Gateway to the Classics: Buz: The Life and Adventures of a Honey Bee by Maurice Noel
 
Buz: The Life and Adventures of a Honey Bee by  Maurice Noel


[Illustration]

Swarming

dropcap image NE morning early, Buz was on the point of starting for the top of Cothelestone Hill. She had been there several times already; indeed it was a favorite place of hers. She so thoroughly enjoyed the long flight to it through the air: it was so glorious to mount high up above the fields, and to see the dewdrops sparkling like diamonds in the morning sun—to listen to the lark as he took his first upward flight, and poured out his song for joy that another day had come—to inhale the fragrance of dawn, knowing that all the flowers which made it so sweet, were waiting for her, and would be glad when they saw her coming. This was delightful indeed.

Then again, Buz always looked forward to interesting conversations with the flowers she visited, and the insects and creatures she met; and she had a sort of idea that the further she strayed from the hive, the more curious would be her adventures, and the more charming the stories she was told. But this did not follow at all; and many of the prettiest tales she heard, were repeated to her by flowers which grew in the old garden near the hive, though it was some time before she would admit this, even to herself.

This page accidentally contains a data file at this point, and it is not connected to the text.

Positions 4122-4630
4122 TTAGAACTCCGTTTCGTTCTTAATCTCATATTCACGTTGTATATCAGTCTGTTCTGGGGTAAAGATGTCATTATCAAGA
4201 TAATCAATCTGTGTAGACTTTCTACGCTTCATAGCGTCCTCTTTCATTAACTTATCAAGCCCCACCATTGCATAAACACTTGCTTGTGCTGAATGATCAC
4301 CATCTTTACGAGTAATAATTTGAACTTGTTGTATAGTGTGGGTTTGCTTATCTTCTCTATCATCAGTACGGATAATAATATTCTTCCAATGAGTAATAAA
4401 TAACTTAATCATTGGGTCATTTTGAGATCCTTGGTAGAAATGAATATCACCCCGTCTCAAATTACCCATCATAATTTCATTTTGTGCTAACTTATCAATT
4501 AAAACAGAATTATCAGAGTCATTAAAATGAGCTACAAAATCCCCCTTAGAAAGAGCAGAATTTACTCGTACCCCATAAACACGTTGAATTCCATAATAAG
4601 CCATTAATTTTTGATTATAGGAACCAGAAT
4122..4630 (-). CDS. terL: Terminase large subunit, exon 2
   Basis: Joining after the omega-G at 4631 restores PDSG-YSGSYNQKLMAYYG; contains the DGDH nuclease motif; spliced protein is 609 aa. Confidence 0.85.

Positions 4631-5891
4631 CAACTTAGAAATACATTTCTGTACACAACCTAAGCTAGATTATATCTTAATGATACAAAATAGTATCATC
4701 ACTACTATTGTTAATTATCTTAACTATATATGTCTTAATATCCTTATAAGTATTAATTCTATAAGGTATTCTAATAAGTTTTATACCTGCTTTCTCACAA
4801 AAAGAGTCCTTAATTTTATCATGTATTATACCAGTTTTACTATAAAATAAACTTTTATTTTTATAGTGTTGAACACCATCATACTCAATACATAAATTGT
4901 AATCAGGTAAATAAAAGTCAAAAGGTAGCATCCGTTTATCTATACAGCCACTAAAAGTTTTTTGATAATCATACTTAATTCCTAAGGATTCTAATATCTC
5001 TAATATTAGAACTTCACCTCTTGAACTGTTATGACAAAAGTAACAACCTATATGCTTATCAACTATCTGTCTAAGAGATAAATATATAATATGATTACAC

On her way to the entrance on this particular morning, she perceived that a most unusual bustle was going on all through the hive; and, directly the first bee touched her, she felt quite excited and disinclined to work, though she didn't exactly understand why. At this moment she saw a drone—"What's up now?" she cried, running to him in a great hurry.

"Don't fuss," said the drone snappishly.

"Well, I only want to know what all this stir and confusion means?"

"I'll tell you fast enough if you won't fuss. I hate a bustle; and there's enough of that, I'm sure, without your helping to make it worse."

"I'll be quiet as a grub," said Buz, speaking in a low voice and standing quite still, though she felt that she was becoming more restless every moment.

The drone looked at her for some time without saying a word; and at last, in a provokingly indifferent manner, asked if she had been fanning lately.

"Yes," said Buz, "it was my turn yesterday, and it was a very hot day, and so I fanned a great deal; and stupid work it was."

"Did you observe that there were often great clusters of bees hanging together, just by the board outside the hive?"

"Of course I did," replied Buz; "they were there till the evening."

"Did you wonder why?"

"No; I heard lots of them say that it was dreadfully hot inside, so I suppose they hung out to cool."

"Exactly; do you know why it was so hot in the hive? I can tell you: partly because the day was so warm, and partly because there are such a lot of bees—too many bees, that's the fact. Well, the weather can't be made cooler, but some of the bees can go, and they will go too."